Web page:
US 4214569 A
The specification discloses a fireplace stove in which heat exchange tubes slope upwardly from a sloping rear wall to a sloping front wall of a polygonal body and are open at each end. A door is openable and/or removable from the body to form a fireplace. A door frame has a thermostat controlled damper at its top and outlets to the fire area near in the lower, side portions thereof. A baffle is spaced below the flue outlet and is aligned with the flue outlet.
1. In a fireplace stove,
a body having a door opening,
a tubular door frame of metal extending at least partially around the door opening,
a door detachably secured to the door frame,
the door frame having a draft inlet opening and a draft outlet opening spaced along the door frame from the inlet opening,
and damper means for adjustably controlling flow of air through the door frame from the inlet opening to the outlet opening.
2. The fireplace stove of claim 1 wherein the draft inlet is at the top of the door frame and the outlet is near the bottom of the door frame.
3. The fireplace stove of claim 2 wherein the door frame has a tubular portion in the form of an inverted "U".
4. The fireplace stove of claim 2 including a damper plate, a rod supporting the damper plate and extending along the top of the tubular portion,
a thermostatic coil attached to the rod,
and manually adjustable means for adjusting the coil.
5. In a stove,
a hollow body having a combustion chamber in the lower portion thereof and a stack opening in the upper portion thereof,
a plurality of generally cylindrical heat exchange tubes open at both ends and extending completely through the body between the combustion chamber and the stack opening and sloping upwardly from the rear of the body to the front of the body,
the tubes being parallel and lying side-by-side in a plane and spaced apart,
the tubes acting as baffles and covering a substantial portion of the area between the combustion chamber and the stack opening,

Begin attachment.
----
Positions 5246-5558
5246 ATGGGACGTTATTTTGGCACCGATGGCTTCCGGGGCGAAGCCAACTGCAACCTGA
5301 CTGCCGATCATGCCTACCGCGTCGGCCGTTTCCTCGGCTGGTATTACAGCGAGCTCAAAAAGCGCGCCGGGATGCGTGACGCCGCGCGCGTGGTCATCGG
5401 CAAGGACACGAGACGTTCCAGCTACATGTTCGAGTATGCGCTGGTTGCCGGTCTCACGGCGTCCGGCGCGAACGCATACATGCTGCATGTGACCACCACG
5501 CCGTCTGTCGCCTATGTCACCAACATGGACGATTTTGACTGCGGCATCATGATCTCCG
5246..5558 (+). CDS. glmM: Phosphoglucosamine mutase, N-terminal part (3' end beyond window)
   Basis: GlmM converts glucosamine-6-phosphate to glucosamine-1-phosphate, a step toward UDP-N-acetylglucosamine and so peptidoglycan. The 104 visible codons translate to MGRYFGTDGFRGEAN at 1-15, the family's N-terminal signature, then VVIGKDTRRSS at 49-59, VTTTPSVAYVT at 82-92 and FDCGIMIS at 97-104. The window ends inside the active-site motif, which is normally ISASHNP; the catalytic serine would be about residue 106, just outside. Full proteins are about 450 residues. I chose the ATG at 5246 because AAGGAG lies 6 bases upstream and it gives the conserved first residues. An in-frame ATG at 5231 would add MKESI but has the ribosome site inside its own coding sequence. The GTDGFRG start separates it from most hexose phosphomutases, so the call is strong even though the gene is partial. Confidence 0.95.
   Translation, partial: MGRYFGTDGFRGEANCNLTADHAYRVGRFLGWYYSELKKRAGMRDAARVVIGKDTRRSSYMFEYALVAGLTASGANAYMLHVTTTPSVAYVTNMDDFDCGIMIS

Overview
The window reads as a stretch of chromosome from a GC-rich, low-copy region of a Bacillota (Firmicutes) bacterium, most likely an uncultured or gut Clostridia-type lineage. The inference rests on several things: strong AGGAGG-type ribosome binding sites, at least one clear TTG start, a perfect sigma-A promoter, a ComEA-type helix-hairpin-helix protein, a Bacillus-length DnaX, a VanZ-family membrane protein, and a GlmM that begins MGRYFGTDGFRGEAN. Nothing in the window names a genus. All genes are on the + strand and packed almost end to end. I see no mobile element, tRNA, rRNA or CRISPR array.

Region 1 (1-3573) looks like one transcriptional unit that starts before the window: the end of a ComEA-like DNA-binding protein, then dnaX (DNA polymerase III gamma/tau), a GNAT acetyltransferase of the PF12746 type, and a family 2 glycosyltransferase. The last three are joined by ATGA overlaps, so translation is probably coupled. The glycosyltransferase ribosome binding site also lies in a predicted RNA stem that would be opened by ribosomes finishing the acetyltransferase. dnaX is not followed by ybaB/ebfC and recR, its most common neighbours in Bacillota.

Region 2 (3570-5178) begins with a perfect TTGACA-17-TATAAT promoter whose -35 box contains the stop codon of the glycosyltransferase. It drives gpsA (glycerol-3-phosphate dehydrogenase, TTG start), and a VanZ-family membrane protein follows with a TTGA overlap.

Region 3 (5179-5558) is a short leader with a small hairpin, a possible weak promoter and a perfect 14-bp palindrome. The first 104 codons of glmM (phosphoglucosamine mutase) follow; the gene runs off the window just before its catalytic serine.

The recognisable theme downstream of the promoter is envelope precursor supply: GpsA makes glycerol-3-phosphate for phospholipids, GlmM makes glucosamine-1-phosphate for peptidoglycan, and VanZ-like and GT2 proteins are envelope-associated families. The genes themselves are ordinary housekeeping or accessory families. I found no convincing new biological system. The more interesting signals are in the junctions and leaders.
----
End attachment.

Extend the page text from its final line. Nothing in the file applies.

a doorway in the body,
a door detachably secured to the doorway,
and preheating draft tube means extending at least partially around the doorway and having an upper inlet and a lower outlet.
6. The stove of claim 5 wherein the doorway is tubular and forms the draft tube means.
This invention relates to an improved fireplace stove, and has for an object thereof the provision of a new and improved fireplace stove.
Another object of the invention is to provide a very efficient fireplace stove.
A further object of the invention is to provide a fireplace stove having heat exchange tubes extending upwardly through the upper portion of the stove body to a sloping front wall of the body.
Another object of the invention is to provide a fireplace stove having a door with a tubular frame having a damper controlled air inlet and outlets spaced therefrom and opening into the combustion portion of the stove.
FIG. 1 is a perspective view of an improved fireplace stove forming one embodiment of the invention;
FIG. 2 is a vertical, sectional view of the stove of FIG. 1;
FIG. 3 is a fragmentary, vertical, sectional view taken along line 3--3 of FIG. 2;
FIG. 4 is a front, elevation view of the stove of FIG. 1;
FIG. 5 is a fragmentary, vertical, sectional view taken along line 5--5 of FIG. 2;